Painting a Still Life, while Contemplating Neo-Classical and Romantic Matters

Fishing Still Life Composition

Fishing Still Life Composition

. . . with an eye made quiet by the power

Of harmony, and the deep power of joy,

We see into the life of things.

William Wordsworth, “Lines Written a Few Miles Above Tintern Abbey”

As a watercolorist or draftsman, I think I have a Neo-Classical eye for detail and composition, but as an artist, I believe I have a Romantic heart that beats with emotion as I engage in creating art.  The way I breathe, the serenity I know and the memories that stir my blood convince me that I am a Romantic at heart, though probably Classical in mind.

As my eye explores every cubic inch of this assembly of objects before me, my heart throbs at memories of fishing in my youth.  On this particular day, I cannot stop thinking about an adolescent day on a neighborhood lake in House Springs, Missouri that found me in a rowboat with a gorgeous blonde goddess who took my breath away.  I was there reportedly to fish, and I did have a Shakespeare combo rod & reel in hand, but I could not keep my eyes off this striking girl as she struggled with the paddle, trying to navigate us toward a popular fishing hole.  I was supposed to be the helmsman, but as I recall, I successfully guided us into a cluster of low-hanging tree branches.  I guess, to me, fishing and women never mixed.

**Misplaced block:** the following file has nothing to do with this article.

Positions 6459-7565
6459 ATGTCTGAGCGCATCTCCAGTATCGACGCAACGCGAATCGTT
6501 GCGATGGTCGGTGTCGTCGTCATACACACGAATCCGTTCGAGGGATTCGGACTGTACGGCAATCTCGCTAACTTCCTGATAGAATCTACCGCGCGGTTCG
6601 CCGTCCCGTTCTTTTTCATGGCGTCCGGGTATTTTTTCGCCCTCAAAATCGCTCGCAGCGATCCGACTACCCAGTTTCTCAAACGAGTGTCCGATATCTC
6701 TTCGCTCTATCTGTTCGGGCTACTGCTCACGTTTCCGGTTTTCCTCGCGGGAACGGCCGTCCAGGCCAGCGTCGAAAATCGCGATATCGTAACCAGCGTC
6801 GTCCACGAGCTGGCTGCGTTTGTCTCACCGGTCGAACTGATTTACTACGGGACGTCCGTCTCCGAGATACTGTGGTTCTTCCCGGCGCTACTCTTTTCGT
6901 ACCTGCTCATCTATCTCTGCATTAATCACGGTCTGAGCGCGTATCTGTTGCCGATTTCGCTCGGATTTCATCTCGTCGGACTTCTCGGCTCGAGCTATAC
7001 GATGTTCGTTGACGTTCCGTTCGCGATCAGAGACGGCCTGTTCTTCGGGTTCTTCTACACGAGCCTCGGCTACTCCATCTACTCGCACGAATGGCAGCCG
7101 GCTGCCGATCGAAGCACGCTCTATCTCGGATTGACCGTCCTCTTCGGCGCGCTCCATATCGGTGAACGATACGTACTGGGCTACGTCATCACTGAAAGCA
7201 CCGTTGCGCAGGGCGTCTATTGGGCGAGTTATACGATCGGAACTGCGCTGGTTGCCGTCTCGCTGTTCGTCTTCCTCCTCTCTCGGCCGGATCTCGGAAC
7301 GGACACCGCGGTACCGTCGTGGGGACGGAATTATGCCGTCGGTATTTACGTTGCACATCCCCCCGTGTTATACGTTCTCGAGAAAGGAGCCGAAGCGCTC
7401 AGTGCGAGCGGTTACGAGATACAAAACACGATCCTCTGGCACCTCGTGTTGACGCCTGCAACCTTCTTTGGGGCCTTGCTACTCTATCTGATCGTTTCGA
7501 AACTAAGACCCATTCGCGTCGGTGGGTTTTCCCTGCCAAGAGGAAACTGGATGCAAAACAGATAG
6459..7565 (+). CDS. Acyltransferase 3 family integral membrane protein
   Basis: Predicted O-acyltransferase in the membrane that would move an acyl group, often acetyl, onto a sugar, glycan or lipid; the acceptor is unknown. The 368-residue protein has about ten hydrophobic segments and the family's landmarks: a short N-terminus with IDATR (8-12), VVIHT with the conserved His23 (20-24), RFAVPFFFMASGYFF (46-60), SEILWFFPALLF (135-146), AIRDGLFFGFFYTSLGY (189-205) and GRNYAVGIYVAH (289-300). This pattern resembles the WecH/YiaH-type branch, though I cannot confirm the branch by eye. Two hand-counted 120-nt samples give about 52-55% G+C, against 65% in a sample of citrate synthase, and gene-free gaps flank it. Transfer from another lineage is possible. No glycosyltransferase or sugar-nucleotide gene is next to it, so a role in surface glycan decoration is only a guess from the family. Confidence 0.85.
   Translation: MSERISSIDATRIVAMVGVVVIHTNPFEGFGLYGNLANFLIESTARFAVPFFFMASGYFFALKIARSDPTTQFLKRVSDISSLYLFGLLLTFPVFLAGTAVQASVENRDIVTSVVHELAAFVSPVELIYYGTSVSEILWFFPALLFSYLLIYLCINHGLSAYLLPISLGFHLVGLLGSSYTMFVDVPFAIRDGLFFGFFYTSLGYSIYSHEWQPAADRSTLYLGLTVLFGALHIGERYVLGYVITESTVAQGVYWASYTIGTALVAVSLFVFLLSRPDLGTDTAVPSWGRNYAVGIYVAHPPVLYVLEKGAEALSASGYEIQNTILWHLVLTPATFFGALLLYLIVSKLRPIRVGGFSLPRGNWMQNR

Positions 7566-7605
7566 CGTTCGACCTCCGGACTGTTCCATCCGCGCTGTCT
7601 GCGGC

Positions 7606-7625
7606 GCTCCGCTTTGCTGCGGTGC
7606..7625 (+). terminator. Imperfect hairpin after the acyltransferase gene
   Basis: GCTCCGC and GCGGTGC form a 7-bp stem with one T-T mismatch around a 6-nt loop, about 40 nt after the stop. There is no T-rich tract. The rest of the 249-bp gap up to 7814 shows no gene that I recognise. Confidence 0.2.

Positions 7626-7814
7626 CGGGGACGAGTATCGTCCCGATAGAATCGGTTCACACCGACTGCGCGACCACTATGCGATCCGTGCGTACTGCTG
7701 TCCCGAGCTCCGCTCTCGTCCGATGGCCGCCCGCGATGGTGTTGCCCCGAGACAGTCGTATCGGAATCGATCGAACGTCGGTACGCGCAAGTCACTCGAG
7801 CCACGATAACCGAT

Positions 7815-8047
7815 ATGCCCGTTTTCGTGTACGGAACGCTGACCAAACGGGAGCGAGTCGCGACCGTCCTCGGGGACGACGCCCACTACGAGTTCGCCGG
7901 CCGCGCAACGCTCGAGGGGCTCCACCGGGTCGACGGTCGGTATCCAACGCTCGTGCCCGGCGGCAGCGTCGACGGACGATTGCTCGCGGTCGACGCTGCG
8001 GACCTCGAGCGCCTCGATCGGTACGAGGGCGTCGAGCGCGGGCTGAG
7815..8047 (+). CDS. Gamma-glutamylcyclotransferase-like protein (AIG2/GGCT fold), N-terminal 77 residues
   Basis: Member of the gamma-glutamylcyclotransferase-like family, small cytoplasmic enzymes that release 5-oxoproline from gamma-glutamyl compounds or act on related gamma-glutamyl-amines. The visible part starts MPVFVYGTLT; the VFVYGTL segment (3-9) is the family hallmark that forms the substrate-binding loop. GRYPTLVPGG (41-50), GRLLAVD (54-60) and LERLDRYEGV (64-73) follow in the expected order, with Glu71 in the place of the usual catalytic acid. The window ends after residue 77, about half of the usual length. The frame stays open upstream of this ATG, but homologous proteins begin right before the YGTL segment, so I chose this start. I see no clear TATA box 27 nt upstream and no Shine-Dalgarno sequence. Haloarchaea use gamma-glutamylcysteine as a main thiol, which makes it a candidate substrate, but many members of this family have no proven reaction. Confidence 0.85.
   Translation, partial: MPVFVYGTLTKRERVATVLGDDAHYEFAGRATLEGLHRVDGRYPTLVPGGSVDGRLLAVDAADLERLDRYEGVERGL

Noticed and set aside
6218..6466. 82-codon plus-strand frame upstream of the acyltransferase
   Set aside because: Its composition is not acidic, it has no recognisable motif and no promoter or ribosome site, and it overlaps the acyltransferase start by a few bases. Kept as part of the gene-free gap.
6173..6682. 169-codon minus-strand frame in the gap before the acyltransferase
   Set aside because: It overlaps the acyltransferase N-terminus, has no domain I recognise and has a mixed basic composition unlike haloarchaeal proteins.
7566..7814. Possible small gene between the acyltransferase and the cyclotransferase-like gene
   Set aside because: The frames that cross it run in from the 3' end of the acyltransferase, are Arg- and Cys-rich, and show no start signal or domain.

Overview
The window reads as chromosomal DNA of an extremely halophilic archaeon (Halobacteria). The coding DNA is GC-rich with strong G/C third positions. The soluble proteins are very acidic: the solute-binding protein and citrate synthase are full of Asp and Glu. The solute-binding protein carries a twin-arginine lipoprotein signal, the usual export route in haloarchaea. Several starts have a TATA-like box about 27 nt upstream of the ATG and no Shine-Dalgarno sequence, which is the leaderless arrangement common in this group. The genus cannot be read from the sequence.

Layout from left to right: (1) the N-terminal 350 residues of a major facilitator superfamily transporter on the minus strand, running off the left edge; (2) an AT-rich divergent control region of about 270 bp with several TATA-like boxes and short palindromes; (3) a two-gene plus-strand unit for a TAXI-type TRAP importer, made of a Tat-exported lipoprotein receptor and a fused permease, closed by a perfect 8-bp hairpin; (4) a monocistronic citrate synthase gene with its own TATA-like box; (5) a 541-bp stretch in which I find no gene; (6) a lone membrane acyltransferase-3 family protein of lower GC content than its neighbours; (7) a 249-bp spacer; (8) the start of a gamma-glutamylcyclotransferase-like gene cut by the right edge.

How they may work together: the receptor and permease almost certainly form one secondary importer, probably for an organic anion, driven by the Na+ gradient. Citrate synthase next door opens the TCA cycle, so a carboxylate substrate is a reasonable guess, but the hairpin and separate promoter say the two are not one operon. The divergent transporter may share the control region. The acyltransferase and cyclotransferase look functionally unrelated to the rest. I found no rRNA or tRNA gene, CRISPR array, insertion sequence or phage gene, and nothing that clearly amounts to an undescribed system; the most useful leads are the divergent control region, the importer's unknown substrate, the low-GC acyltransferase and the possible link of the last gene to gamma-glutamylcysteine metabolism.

I stayed up late last night, blocking in shadows on this composition.  I plan to post the in-progress painting later this afternoon (for now, it doesn’t look very presentable, and there is more faint pencil line than pigment to display on this blog, hence mostly a white rectangle.  That should be changing within the next few hours).

As an English teacher, I am conscious of my shortcomings in trying to lead seniors to an appreciation of Pope and Wordsworth, but today the students seemed to give the task a serious try.  I have Wordsworth’s “Tintern Abbey” experience dripping all over me, as my mind is awash in good primal memories of presence and loss from my youth, and as I ponder these memories, I am glad to keep my eye engaged on the surface of this paper, watching the puddles of water, the billows of watercolor wash, and the pencil lines emerging slowly to give shape to the forms  that lie in front of me.

Thank you for reading.  I’ll have more posted later this afternoon.


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6 Responses to “Painting a Still Life, while Contemplating Neo-Classical and Romantic Matters”

  1. artsifrtsy Says:

    Beautiful. I find that I do that with objects as well – I find a portal to some memory or another time.


  2. Sara Says:

    If you put things in your paintings that bring good memories for you, then they no doubt do the same for other people who have had similar experiences. It was interesting reading about your English class, since I’m working on getting certified to teach the same subject. I actually just wrote a post about it.


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